To me, birthing means opening up my deepest and most intimate parts. This is both a literal physical truth, and is also true on my emotional, psychological and spiritual levels. I felt a strong need to feel fully supported and to be able to trust those around me, so I could open up so very deeply. My birth was as I wished it – no unnatural interventions or pain relief, but a calm relaxed private home environment, a waterbirth with my husband and independent midwife, Jo. I had a little massage, homeopathy and aromatherapy from Jo when extra support seemed helpful.
I consider myself generally sensitive, and I am aware of subtle power issues between people. I believe that a birthing woman is at her most sensitive. At the best of times, having an unknown or little-known person in my home will mean I am on alert, assessing them and their inner states, adjusting my responses to how they are. I expected that if a midwife I did not know well – or even, did not like – was at my birth, my psychological responses to this fact would induce physiological changes not conducive to my birthing.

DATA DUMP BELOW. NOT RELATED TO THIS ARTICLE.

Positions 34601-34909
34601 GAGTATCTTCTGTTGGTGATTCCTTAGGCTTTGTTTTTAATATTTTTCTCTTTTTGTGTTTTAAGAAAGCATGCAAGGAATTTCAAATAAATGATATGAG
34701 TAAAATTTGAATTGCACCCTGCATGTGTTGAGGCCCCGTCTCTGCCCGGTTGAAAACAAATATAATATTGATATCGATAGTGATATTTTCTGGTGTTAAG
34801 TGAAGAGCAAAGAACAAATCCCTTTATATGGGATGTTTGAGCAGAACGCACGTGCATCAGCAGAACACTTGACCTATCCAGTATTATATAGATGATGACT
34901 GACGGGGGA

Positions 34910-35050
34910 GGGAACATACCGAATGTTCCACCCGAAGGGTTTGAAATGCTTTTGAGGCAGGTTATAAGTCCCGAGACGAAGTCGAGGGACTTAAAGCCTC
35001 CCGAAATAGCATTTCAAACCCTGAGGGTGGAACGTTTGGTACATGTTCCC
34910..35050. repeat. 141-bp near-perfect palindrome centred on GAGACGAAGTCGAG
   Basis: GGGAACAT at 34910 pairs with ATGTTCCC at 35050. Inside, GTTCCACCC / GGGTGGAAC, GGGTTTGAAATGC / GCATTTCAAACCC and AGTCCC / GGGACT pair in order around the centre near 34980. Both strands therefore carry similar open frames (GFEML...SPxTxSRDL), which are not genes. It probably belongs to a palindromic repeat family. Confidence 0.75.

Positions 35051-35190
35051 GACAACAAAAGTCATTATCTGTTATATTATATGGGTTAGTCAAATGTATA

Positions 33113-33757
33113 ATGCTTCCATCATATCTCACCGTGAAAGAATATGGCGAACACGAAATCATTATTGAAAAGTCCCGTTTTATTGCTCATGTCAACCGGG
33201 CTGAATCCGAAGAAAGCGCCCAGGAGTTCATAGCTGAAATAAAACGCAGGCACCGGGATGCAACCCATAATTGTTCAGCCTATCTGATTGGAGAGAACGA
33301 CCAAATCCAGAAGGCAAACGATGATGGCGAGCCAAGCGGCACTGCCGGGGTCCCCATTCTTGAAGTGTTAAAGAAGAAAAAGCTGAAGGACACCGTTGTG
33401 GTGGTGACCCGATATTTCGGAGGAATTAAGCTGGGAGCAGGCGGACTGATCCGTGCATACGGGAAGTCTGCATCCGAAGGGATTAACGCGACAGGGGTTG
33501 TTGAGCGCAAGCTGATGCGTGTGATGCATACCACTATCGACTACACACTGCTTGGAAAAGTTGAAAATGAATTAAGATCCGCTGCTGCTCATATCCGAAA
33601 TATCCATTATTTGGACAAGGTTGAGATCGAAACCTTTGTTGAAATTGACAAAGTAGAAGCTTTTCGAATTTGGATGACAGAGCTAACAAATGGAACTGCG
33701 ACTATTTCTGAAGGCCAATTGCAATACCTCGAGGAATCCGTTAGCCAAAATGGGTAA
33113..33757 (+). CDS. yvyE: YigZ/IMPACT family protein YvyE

At the time of my labour, I wished to be free to focus fully on my birthing process, and not be distracted by dynamics with an unknown midwife. In the weeks and months prior to my birthing, I did not want to worry about which midwife might turn up to the birth. Whilst in an ideal world all midwives would be very aware of their impacts on women (particularly sensitive women like me) in labour, I do not expect every midwife to have such self-awareness. For instance, a local friend had a home birth where she spent most of the labour in the hallway, and gave birth there, because the midwives in her front room were very chatty (she actually wrote into her next birth plan that she wanted midwives to stay away from her unless necessary, and to keep quiet).
At my birth, I felt I had got to know who Jo was, we had spent many hours together, and I felt she had taken time to understand me and get to know me – not just on a chatty or intellectual level, but on a level of being. In my birth plan, my planned method of pain relief was Trust. I really needed to trust my midwife, as well as trust my own ability to open and birth. I did have this (and it was well worth every penny).
As a first time mother, birthing was a huge unknown. Having the certainty that I knew and trusted my midwife Jo helped me to relax during my pregnancy and to look forward to my birth with equanimity.
Gemma from Manchester